MY: I don’t think the Ikenberry-channeling is all that secret, I cite him at a couple of points in the text and, yes, the chapter title was a reference to his book — a reference I think my publishing company didn’t get or they probably would have hated it for being too obscure. I titled my last chapter “in with the old” to suggest that contrary to current fashion we don’t really need dramatic “new ideas” to meet the challenges of the 21st century.
In part, that’s simple humility on my part. The book, structurally, required a chapter of constructive solutions rather than criticism. But it would be silly for a 26 year-old blogger/journalist to claim to have made grand new strides in the theory of international politics. But really I think the main elements of liberal internationalist theory have been in place for a while now. There’s been a group of people in this country who, from “rollback” debate in the 1950s on to the “Team B” exercise in the 1980s to today have consistently derided the internationalist approach, but they keep being proven wrong. After 9/11, they were given the opportunity to really seize the political agenda in an unprecedented way and the results have been disastrous. My argument is that we should go back to what was working before.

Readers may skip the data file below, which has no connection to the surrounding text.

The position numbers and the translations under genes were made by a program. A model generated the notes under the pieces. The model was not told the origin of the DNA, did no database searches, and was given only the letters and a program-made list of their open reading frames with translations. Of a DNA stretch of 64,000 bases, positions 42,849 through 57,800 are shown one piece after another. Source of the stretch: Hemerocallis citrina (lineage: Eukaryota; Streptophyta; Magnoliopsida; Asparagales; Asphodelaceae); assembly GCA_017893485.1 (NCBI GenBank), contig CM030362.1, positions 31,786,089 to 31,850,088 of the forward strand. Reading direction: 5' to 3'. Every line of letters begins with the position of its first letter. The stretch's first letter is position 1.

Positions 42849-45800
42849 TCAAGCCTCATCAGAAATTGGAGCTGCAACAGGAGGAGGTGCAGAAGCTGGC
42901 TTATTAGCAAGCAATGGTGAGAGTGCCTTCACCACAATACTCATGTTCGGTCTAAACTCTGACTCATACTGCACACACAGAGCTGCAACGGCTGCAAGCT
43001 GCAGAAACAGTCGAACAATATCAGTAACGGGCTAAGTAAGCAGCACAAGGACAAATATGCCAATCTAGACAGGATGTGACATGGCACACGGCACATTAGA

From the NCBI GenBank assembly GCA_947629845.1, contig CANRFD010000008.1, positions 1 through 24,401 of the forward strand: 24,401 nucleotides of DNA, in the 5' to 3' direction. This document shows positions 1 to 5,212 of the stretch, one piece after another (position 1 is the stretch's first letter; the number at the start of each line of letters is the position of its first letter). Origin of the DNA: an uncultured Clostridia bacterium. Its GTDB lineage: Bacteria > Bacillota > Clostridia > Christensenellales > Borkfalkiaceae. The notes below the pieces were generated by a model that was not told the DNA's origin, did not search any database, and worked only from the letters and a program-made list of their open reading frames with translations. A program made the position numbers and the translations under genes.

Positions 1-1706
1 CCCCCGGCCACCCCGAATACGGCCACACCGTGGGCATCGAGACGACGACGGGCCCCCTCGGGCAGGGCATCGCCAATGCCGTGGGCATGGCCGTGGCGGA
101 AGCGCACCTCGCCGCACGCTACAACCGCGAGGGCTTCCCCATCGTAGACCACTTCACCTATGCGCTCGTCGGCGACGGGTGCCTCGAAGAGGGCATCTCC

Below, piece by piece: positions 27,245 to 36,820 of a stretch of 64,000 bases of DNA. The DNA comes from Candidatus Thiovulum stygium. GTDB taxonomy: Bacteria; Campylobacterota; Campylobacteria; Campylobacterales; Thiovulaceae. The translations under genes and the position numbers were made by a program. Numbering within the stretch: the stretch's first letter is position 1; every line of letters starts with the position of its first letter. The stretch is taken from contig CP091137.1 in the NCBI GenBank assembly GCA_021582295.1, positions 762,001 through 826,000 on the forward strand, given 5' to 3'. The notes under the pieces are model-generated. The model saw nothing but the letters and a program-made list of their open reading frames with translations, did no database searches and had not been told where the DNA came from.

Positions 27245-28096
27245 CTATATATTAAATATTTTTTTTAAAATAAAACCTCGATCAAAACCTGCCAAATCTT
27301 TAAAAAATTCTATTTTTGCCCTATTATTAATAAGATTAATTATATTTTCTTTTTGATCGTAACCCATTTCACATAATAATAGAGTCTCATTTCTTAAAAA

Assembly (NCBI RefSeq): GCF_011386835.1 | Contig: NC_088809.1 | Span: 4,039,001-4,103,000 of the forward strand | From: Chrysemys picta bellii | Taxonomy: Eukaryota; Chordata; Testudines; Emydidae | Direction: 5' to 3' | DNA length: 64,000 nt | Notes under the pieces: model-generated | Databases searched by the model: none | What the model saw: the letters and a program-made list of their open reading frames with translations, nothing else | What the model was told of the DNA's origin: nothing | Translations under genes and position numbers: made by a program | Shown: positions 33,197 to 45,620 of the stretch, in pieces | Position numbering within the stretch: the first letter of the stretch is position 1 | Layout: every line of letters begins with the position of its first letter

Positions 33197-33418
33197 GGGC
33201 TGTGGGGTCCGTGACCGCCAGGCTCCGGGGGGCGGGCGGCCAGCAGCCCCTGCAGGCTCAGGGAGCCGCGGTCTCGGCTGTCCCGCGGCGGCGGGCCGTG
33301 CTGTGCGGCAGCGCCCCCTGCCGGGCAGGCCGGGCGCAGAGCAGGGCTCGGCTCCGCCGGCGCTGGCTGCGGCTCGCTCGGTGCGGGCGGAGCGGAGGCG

To cycle this back around to Ikenberry, he has an idea called “strategic restraint” that’s very much in opposition to the neoconservative idea that, as Charles Krauthammer puts it, we have it within our power to reshape the world if only we engage in “unapologetic and implacable demonstrations of will.” In fact, as we’ve seen in Iraq we have no such ability. What’s more, these kind of demonstrations of will actually tend to push potential allies away from us by making the United States look frightening. To successfully influence events far beyond our borders in a sustainable way, we need to act through means that other regard as legitimate.